By Dr. Mike Walden
The world has been shocked by the coronavirus outbreak. One part of the economy clearly impacted has been the stock market. The stock market is now in – what experts term – a “bear market,” meaning losses from the last high now exceed 20 percent. However, some predict that once the virus is controlled, the market could rebound just as quickly.
The stock market’s reaction to the coronavirus presents an opportunity to address how and why the stock market changes. I don’t mean offering tips on buying and selling stocks to make money. Instead, my goal in this column is to explain what influences the stock market, thereby allowing you to understand – but not necessarily predict – its ups and downs.
At the core of any stock’s value is the “earnings per share” of the company issuing the stock. Earnings per share is simply the company’s total profits divided by the number of shares of stock issued by the company. The higher the earnings per share, the more profitable is owning the stock. Hence, as earnings per share rise, the stock’s value should rise. In contrast, if earnings per share fall, the stock’s value should fall.
So – you might say – if I just buy stocks whose earnings per share has been rising, then I’ll make money. Unfortunately, that’s not necessarily the case. Past performance of a company is already incorporated – some say “baked in” – to current stock values. Buyers of stocks look to the future for information about how a stock and the stock’s company will perform. In other words, the stock market is future-oriented.
Understanding this looking-ahead view of stock investors lets us see why the market responded so negatively to the coronavirus. First, the virus appeared out of nowhere. I don’t know of anyone who predicted it. If there was someone, their prediction wasn’t publicized. The coronavirus wasn’t on investors’ radar screens.
Second, viruses are scary things. Each is different and requires its own vaccine. Vaccines take months to develop. In the meantime, the virus can spread, induce illnesses and deaths and cause economies in widely infected countries to almost shut down.
Yet contagious viruses periodically pop up, and those in the past haven’t seemed to affect investors and the stock market so dramatically. So, what is different today?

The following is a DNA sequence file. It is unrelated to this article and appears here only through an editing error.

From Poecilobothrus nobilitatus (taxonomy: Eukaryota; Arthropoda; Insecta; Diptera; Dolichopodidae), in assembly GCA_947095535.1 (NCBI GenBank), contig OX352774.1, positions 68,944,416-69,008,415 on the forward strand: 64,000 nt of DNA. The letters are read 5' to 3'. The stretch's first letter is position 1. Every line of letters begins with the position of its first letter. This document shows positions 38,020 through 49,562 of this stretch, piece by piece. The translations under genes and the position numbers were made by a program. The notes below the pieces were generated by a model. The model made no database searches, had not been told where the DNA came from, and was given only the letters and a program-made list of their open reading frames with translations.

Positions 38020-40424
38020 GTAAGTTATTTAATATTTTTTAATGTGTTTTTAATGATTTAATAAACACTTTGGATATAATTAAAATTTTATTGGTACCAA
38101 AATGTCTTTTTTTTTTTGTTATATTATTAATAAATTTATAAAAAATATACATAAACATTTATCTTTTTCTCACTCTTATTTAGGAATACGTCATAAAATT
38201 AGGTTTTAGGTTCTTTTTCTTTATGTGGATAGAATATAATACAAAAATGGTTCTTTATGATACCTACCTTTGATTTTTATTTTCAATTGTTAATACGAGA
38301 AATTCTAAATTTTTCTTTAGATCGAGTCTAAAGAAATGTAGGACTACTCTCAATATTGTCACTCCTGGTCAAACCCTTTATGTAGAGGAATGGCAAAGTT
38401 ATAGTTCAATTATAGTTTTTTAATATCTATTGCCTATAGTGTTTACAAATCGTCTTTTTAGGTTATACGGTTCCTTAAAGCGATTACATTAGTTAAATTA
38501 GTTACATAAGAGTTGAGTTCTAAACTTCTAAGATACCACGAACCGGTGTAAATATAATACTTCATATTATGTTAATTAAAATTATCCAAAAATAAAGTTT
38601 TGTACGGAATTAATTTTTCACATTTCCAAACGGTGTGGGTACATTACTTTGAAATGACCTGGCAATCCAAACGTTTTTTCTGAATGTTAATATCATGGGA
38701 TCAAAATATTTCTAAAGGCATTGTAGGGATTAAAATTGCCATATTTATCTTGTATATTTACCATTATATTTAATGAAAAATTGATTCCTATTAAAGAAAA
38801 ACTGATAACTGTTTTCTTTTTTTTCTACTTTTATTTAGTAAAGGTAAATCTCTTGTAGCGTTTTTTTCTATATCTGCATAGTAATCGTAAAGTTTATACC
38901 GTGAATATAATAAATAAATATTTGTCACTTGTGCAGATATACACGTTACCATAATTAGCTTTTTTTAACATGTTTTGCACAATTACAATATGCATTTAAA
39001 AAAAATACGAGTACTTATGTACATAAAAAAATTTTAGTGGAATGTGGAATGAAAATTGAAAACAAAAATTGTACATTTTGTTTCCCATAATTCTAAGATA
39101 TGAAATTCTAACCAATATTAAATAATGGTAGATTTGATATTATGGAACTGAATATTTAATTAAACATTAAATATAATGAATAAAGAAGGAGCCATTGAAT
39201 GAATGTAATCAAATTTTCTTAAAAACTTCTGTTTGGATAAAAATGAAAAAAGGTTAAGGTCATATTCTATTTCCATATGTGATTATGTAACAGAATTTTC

In a word, the answer is “globalization”. Today, we are a more interconnected world in terms of both trade and travel. China – where the coronavirus was first detected – is considered the world’s manufacturing superpower. Over 28 percent of global manufactured output comes from China, almost twice as in the second-place country, the U.S. This means there’s tremendous worldwide contact with China. Also, Chinese tourists now exceed tourists from any other country in worldwide travel.
Therefore, the essential reason why the stock market took a plunge after the outbreak of the coronavirus is that the virus put a big question mark over the future earnings per share of many companies. Clearly, US companies that trade with China or other countries with major virus outbreaks can be impacted. Shortages of products from China have already occurred, so US companies using or selling Chinese- made products have been affected.
US and North Carolina farmers were expecting increased sales to China as a result of the Phase 1 US-China trade deal signed in December. There’s a good chance those sales will be postponed. Travel and tourist companies will also take financial hits.
But even companies with no direct ties to international trade can be hurt by the stock market pullback. Investors who have lost money in the stock market now have less wealth. Studies show declines in wealth can translate into declines in spending on many products and services, even those not tied to China or other countries with numerous coronavirus infections.
My point is the stock market is forward-looking, always trying to find clues about what the economic future holds. The coronavirus has put a big cloud over that future. Yet it’s that same forward-looking that could generate a big stock market rebound.
How so, you ask? Prior to the coronavirus outbreak, most forecasters were optimistic about the economy. Production was rising, jobs were being added and wages and incomes were improving. There were no apparent imbalances in the economy that could trigger a recession.
This means that if the news on the coronavirus goes from bad to good, then the pessimism on Wall Street could quickly turn to optimism. “Good” news about the virus could be many things – such as a reduction in new cases and deaths, the impending development of a vaccine or an evaluation that the symptoms of the virus are not as bad as originally thought.
Such good news would begin to remove the gloom hovering over the economic future and make it clearer for investors to see a positive path. It certainly wouldn’t erase the losses already incurred from the virus, and it may not eliminate all the losses to come. But just for investors to see the future as “less bad” than it could have been would lead to optimism and overall gains, rather than continued losses, in the stock market.
Investing in the stock market can be both rewarding and challenging. A big reason is because stock values today depend on guesses about the future economy, and everything that affects the economy. This is why some people stay out of the market, while others stay in regardless of its ups and downs. You decide which approach is best for you!
Walden is a William Neal Reynolds Distinguished Professor in the Department of Agricultural and Resource Economics at North Carolina State University who teaches and writes on personal finance, economic outlook, and public policy.